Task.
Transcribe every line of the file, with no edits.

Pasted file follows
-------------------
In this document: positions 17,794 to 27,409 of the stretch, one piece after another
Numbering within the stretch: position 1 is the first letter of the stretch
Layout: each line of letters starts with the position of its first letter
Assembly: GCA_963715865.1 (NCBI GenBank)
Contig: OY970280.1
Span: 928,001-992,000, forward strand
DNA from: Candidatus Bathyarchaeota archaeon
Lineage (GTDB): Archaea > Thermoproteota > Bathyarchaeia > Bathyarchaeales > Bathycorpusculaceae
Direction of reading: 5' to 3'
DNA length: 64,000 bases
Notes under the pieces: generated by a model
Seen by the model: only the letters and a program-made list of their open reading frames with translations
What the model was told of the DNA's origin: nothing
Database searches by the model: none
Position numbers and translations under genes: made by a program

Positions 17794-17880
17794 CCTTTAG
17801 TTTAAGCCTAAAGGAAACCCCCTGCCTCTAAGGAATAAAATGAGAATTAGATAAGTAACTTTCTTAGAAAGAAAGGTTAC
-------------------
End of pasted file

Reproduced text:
In this document: positions 17,794 to 27,409 of the stretch, one piece after another
Numbering within the stretch: position 1 is the first letter of the stretch
Layout: each line of letters starts with the position of its first letter
Assembly: GCA_963715865.1 (NCBI GenBank)
Contig: OY970280.1
Span: 928,001-992,000, forward strand
DNA from: Candidatus Bathyarchaeota archaeon
Lineage (GTDB): Archaea > Thermoproteota > Bathyarchaeia > Bathyarchaeales > Bathycorpusculaceae
Direction of reading: 5' to 3'
DNA length: 64,000 bases
Notes under the pieces: generated by a model
Seen by the model: only the letters and a program-made list of their open reading frames with translations
What the model was told of the DNA's origin: nothing
Database searches by the model: none
Position numbers and translations under genes: made by a program

Positions 17794-17880
17794 CCTTTAG
17801 TTTAAGCCTAAAGGAAACCCCCTGCCTCTAAGGAATAAAATGAGAATTAGATAAGTAACTTTCTTAGAAAGAAAGGTTAC